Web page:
DGI Adventure 07-18-16 Sold Cash Secured Put + Investment Thesis – Compass Minerals International Inc. (CMP) – $70.00 strike – Aug 19 Expiration

This trade was actually executed on Friday 07/15/16. I didn’t get a chance to write about it until today.

Please visit the core philosophies article on my investment thesis process for a deeper explanation of the components of this article.

Dividend Cycle

CMP should go ex-dividend towards the end of August. I expect the payout to be $0.695/share, where it’s been for the first two quarters of this year. It’s reasonable to expect management to raise the dividend sometime next year. After all, they’ve raised it 13 years in a row so far, making them a dividend contender. This trade should expire just before the ex-dividend date. The premium exceeds the dividend payout by ~30%.


The QC (Quantitative Case)

*As a mining company, CMP doesn’t exactly have smooth cash flows year over year. Just look at the cash flow statement:

CMP Cash Flow Statement Previous 5 Years – Courtesy Morningstar.com

One year they make $252M in operating cash flow, the next year it’s only $152M. They maintain a pretty constant capex spending rate, because you have to. If you look at the aggregate values over the last 5 years, they’ve made $1.02B in operating cash flow, and invested $906M. Last year was an unusually big capex year, which I wouldn’t expect to continue.

The fact that TTM free cash flow is negative is no bueno though. That raises yellow flags no matter how you slice it…

SPL (Strike Price Logic)

There aren’t a lot of options available for CMP (this contract had a total volume of 3 on Friday…I was one of them).

There are a minimum number of expiries and strikes. If I was going to trade out of the money, it was either a $70.00 strike or $65.00. $65 would have been awesome, but way too much downside protection to expect a decent yield. So $70.00 it was. Didn’t hurt that that represents essentially a 4% dividend yield.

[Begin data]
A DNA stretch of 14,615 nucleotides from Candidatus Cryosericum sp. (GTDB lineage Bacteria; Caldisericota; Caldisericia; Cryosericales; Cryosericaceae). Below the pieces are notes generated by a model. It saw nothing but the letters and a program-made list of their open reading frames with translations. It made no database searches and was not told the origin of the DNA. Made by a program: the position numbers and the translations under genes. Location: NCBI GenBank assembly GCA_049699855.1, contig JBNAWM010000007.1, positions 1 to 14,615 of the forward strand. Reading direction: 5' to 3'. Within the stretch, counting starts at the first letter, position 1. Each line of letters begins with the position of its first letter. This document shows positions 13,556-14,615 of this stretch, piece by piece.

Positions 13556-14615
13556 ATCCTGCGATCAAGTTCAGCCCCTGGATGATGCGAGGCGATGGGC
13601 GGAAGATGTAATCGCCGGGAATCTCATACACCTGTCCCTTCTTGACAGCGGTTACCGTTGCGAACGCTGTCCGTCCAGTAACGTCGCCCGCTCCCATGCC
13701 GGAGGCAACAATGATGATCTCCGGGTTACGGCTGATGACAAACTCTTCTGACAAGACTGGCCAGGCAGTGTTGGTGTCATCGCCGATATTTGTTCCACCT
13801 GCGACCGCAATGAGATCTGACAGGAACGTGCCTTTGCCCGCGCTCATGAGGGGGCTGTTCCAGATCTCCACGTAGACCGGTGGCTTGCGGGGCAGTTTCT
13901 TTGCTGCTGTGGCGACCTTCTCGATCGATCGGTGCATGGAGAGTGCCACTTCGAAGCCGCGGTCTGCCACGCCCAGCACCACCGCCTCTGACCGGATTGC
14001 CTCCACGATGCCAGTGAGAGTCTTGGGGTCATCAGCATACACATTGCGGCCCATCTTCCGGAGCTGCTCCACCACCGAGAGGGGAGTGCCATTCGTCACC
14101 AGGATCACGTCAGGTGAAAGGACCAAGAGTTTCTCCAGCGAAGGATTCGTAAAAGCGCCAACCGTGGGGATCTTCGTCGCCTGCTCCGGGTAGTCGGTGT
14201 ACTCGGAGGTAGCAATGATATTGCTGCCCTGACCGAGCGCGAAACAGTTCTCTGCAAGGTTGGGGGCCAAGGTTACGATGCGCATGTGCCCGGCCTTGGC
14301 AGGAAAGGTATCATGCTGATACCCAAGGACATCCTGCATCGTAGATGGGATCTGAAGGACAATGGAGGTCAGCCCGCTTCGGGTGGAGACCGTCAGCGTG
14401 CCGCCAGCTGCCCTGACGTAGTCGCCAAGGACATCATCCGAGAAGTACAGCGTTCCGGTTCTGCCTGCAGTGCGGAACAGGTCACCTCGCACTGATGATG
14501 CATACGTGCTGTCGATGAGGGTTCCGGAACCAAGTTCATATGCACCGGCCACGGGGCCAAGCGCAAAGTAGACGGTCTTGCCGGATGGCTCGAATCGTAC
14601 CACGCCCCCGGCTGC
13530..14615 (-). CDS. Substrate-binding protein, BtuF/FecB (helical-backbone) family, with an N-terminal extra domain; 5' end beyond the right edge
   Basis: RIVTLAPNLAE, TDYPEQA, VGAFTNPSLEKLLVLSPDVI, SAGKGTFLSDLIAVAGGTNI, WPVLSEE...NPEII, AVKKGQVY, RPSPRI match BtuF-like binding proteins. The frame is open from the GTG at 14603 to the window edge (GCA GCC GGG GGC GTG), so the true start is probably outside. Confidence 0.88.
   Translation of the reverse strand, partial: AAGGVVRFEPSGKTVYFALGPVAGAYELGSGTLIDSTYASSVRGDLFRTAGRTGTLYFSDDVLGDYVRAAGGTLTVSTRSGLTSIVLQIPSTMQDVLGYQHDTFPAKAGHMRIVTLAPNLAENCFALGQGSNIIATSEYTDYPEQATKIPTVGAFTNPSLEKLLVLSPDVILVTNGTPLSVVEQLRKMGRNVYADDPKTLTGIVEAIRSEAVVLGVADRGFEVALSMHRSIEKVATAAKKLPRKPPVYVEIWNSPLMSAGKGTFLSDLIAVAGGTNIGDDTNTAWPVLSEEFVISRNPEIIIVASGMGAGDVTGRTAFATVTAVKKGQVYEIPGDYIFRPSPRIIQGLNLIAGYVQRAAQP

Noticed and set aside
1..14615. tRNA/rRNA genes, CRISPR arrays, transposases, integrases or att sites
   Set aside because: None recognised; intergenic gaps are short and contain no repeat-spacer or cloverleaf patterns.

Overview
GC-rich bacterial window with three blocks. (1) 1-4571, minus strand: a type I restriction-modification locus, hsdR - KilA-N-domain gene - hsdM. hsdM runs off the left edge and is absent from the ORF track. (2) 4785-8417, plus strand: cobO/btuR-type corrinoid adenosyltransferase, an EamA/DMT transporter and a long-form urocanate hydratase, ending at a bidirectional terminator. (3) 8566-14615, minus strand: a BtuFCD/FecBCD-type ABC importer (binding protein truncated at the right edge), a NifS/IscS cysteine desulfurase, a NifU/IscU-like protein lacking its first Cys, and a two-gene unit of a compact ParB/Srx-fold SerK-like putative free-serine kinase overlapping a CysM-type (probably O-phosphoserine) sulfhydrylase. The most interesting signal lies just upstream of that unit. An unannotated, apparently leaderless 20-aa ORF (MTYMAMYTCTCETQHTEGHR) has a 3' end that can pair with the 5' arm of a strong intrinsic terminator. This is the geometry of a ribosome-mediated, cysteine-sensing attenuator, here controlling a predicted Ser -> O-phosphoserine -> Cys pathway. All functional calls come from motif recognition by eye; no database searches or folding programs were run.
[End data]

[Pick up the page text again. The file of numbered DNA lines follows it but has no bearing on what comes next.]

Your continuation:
QWaF (Qualitative Warm and Fuzzy)

If you’re in the salt mining business, the location of your mines is a huge component of your competitive advantage. Salt isn’t very expensive on $/lb basis, which means shipping costs ultimately play a big role in the all-in delivered cost. Compass Minerals has the premo mine locations in North America…especially the west…and it’s not like anyone’s going to discover new salt mine locations any time soon. Their operations in Salt Lake City also represent one of only three naturally occurring brine sources that produce sulfate of potash (SOP). SOP is a highly specialized fertilizer that commands a premium over plain old potash fertilizers (almond orchards in CA are their biggest market).

It’s highly unlikely that anyone’s going to come up with some highfalutin new deicing technology to replace road salt. And it’s not like municipalities and counties can just decide to forgo those costs.

So CMP enjoys a wide moat, cost-advantaged production position on a commodity with a relatively stable price/demand profile. Which means that as far as mining companies go, CMP is relatively boring. 

I like boring investments that yield 4% and have a history of raising their dividend.

CPR (Cold and Prickly Risks)

Since their biggest product is road salt for deicing, CMP doesn’t do particularly well in mild winters. No one really knows what winters are going to look like as the climate changes. If winter went away, CMP would go away.

Likewise, SOP isn’t a particularly useful product without over 1M acres of almond orchards in California. While we can’t say with 100% certainty what awaits California’s agribusiness industry as a result of climate change, smart money says our current almond production is probably unsustainable.

That’s okay though. Just because it’s unsustainable, doesn’t mean that we’re going to stop growing almonds. In case you hadn’t heard, water flows uphill towards money and power in California, and those almond farmers are some rich and powerful motherfuckers.

I’m not too worried about winter going away and eliminating the need for road salt either. It might get more extreme, which means the good years for CMP will be really good and the tight years will be really tight. But management seems to be pretty prudent about managing seasonality.

This probably isn’t a 50 year investment, but I don’t think things should change too much over the next say 5 to 10?

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